Quimet i Quimet
Lined from floor to ceiling with wines and spirits from across the globe, this lively bodega is justly famed for its unique and exquisite montaditos modelled from wicked combinations of salmon with truffled honey, tuna dotted with caviar and balsamic syrup, and plates of pungent cheeses served with transparent fruit jelly, glazed chestnuts and pickles arranged like artworks. And, there’s mojama (salt-cured, air-dried tuna), canned seafood and croquetas. Can’t make up your mind? Ask the maestro behind the bar to assemble you a plate. Intense flavours create an unforgettable experience. Don’t expect fried fish, or fried anything. Blonde, brown and black beers on tap. They serve their own-label Belgian beer, excellent wines and cavas. Standing room only.
• Carrer del Poeta Cabanyes 25, +34 93 442 3142. Open Mon-Fri noon-4pm, 7pm-10.30pm, Sat noon-4pm, closed August
La Cova Fumada
This old hole in the wall serves simple dishes bursting with flavour. It’s a small, busy, friendly place – you may have to prop yourselves at the bar before sharing a table with a couple of locals, like dining in a large family kitchen. They’re famed for their bombas (meat-filled mashed-potato balls rolled in breadcrumbs) served with a choice of three sauces, graded by spiciness – salsa del diablo being the hottest. And then there’s the bread – try the pa amb all i oli – huge slices of grilled bread slathered with fresh, homemade garlic mayonnaise. Simple, but it works. Try the marinaded sardines, the fried artichokes, squid and the bacallà (salt cod) with a tomato salad.
• Carrer Baluard 56, +34 93 221 4061. Open Mon-Wed 9am-3pm, Thurs, Fri 9am-3pm, 6pm-8.15pm, Sat 9am-1pm, closed August
In the evening this jealously-guarded Catalan classic, its walls bedecked with FC Barcelona basketball shirts and photos, is often packed with loud and cheery gangs of friends meeting for a few bites before hitting the town. During the day it caters to an older clientele and has more the air of a canteen. Tony, the avuncular owner, and his veteran staff are well-used to serving picky locals every variation of traditional tapas, such as esqueixada (salt-cod, tomato and onion salad),escalivada (chargrilled aubergines, peppers and onions) and fuet and llonganissa(cured sausage). It is also one of the best places for paella – but it’s only served Thursday lunchtimes (€12). Moritz, and Moritz’s malted Epidor beer, is served on draft.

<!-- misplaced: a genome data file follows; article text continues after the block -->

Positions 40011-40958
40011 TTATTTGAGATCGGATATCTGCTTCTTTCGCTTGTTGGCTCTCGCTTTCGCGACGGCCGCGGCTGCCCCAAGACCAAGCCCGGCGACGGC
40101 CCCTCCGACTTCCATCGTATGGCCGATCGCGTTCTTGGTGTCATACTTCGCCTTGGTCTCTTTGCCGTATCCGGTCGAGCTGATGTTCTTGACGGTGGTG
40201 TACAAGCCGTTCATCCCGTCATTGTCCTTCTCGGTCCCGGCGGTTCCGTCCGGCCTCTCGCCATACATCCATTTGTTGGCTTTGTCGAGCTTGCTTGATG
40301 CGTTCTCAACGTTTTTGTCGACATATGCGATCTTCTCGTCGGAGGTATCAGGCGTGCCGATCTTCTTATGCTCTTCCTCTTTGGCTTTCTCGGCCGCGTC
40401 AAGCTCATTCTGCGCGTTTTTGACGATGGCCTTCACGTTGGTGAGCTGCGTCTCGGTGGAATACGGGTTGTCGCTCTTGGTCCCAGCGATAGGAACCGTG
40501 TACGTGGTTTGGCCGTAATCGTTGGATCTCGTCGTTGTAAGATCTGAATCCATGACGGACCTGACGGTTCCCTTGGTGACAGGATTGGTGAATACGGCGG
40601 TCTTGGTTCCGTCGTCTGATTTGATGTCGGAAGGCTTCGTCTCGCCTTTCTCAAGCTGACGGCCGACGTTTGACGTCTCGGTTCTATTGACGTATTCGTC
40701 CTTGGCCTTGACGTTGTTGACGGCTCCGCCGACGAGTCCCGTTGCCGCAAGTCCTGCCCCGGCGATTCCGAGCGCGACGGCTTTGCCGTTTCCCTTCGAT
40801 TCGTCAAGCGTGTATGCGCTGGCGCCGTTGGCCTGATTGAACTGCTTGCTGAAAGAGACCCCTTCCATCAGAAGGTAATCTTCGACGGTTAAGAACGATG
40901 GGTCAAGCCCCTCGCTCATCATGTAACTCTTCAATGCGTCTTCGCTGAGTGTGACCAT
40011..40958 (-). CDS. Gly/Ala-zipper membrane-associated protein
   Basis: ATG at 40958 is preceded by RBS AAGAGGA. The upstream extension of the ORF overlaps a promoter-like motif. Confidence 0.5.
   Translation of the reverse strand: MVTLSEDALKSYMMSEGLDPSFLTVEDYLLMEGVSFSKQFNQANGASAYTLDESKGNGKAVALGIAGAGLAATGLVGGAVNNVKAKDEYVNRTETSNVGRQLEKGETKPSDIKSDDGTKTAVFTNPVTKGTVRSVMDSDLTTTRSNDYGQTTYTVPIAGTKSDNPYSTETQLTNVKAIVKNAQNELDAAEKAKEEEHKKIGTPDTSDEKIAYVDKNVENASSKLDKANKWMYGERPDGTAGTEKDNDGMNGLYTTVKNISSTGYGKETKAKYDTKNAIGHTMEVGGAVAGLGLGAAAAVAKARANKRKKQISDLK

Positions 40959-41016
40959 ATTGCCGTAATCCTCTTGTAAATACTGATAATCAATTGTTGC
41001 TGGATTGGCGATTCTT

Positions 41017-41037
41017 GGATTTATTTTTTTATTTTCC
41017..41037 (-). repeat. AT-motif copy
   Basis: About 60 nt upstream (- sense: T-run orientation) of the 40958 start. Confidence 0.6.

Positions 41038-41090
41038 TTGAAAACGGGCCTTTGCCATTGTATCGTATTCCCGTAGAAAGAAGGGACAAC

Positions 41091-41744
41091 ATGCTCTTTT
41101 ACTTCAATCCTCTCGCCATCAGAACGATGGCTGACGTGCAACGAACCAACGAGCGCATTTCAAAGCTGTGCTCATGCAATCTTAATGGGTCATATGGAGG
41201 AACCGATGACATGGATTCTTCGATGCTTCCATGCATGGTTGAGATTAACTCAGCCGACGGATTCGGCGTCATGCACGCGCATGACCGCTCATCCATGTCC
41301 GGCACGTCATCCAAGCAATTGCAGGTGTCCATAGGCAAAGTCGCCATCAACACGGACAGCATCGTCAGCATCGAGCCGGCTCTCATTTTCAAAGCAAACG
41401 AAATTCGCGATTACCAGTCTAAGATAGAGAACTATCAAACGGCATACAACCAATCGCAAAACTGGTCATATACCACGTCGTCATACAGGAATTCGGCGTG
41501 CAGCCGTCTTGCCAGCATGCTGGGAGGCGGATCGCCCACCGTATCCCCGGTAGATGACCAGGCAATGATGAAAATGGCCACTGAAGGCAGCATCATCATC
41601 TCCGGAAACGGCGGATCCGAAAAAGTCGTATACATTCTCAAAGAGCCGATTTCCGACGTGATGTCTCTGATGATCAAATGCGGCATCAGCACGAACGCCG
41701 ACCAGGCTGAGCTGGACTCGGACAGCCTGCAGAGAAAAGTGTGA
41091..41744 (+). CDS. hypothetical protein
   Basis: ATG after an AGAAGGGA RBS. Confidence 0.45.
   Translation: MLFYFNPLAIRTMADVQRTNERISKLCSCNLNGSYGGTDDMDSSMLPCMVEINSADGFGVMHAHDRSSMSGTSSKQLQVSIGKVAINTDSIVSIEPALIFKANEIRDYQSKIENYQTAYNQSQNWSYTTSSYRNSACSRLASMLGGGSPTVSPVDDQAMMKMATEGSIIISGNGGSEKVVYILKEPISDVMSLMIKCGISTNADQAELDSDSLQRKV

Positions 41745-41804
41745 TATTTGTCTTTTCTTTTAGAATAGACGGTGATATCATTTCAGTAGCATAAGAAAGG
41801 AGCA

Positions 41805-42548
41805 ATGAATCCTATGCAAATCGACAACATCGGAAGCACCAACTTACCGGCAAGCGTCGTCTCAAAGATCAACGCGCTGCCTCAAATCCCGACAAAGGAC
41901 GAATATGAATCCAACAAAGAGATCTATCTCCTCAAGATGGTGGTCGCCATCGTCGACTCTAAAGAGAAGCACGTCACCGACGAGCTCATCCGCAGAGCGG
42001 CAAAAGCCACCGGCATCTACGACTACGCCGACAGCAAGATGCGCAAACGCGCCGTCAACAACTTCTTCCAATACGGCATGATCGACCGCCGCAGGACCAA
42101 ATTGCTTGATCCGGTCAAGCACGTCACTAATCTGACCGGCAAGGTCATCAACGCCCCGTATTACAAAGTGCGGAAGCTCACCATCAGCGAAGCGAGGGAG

• Carrer de Luís Antúnez 7, +34 93 218 7387. Open Mon-Sat 7am to 1am
Saturday, 4.20pm, the lunchtime rush has died down. Most local customers are taking coffee and licores. “Paella for Pablo,” the call goes out. And, at 4.23pm Pablo has his paella, done the way he wants it – with a whole butifarra (sausage) on the side. This very popular, well-organised, local standby, its pavement tables set to catch the best of the afternoon sunshine, is always busy. For good reason – they serve a reliably good range of tapas including pescadito frito (whitebait)gambas rebozadas (prawns in a light batter), mussels, sausages and the whole kaboodle. Vegetarians will be pleased to note that they serve a wonderful vegetable paella with goat’s cheese. The terrace is a good spot in the evening.
• Carrer de Girona 162, +34 93 458 4817. Open Mon-Sat 7.30am-1am
Given that it’s such a short stroll from the Sagrada Família church, and the quality of the food, I’m always surprised there aren’t more tourists here. Reasonably priced and with very friendly service, it has a terrace usually filled with families, but there’s plenty of room inside. You’ll find a chilled family atmosphere. Try their delicious homemade croquetas, probably the best in the city: mushroom, foie gras, chicken, cheese and vegetable. Extensive range of very fresh tapas, including stuffed eggs, jacket potatoes filled with tuna and topped with cheese, baby clams, navajas (razor clams), salpicón de marisco (seafood salad), chocos(strips of squid in oil and parsley), sausages and cold meats.